Inexpensive sustained net-energy fusion would be wonderful if we had it; but we don’t.
The last time we built nuclear power plants in the U.S. their capital costs averaged over $3,000 per KW in mid-80s dollars.
The nuclear industry insists that modern plants could be built more quickly and would cost much less; they promise their plants won’t end up costing four to seven times budget as they have in the past.
The pebble bed reactor is one example often promoted of a new generation technology for producing less expensive, safer fission reactors. The consortium building a pebble bed reaction in South Africa has finally revealed the cost – just short of $9,800+ per KW in capital costs; that cost has no chance of falling, but may yet increase.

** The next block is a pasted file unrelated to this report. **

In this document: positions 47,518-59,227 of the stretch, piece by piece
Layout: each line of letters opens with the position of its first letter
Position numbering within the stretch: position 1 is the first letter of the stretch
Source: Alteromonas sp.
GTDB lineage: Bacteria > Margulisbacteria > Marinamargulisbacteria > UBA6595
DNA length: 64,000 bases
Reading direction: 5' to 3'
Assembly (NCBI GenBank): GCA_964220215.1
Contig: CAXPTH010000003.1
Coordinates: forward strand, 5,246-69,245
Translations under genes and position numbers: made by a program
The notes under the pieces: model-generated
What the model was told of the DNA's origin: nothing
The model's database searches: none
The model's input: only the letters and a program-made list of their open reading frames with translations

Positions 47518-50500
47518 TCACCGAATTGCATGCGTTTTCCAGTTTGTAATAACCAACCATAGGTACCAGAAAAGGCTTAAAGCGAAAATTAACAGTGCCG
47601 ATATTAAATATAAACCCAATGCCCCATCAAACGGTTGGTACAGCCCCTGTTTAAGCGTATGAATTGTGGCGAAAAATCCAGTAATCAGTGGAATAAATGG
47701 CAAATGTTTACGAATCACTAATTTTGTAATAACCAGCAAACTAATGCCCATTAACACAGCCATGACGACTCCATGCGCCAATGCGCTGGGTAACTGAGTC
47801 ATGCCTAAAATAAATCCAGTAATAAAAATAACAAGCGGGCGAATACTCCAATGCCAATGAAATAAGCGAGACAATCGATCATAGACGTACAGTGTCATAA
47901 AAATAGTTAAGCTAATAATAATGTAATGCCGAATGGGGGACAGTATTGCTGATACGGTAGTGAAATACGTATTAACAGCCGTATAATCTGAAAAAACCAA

We can build solar thermal with storage at two thirds of that price, fully dispatchable wind at one third – and not have to worry about uranium mining, waste transport and storage, and the liability issues (which in the U.S. are dealt with through the special privileges of the Price/Anderson act not given to any other power source).
American Society of Civil Engineers, 2001 Report Card for America's Infrastructure - Report Card ASCE - Energy. 2001, American Society of Civil Engineers, 8/May/2003 <http://www.asce.org/reportcard/index.cfm?reaction=factsheet&page=12>.
Steve Thomas, "Government Needs to Take a Brave Decision Now | Crunch Time for Pebble Bed Plan,". Cape Times 18/Sep 2003: Insight, The Cape Times & Independent Online (Pty) Ltd, 10/Apr/2005 <http://www.capetimes.co.za/index.php?fSectionId=332&fArticleId=238104>.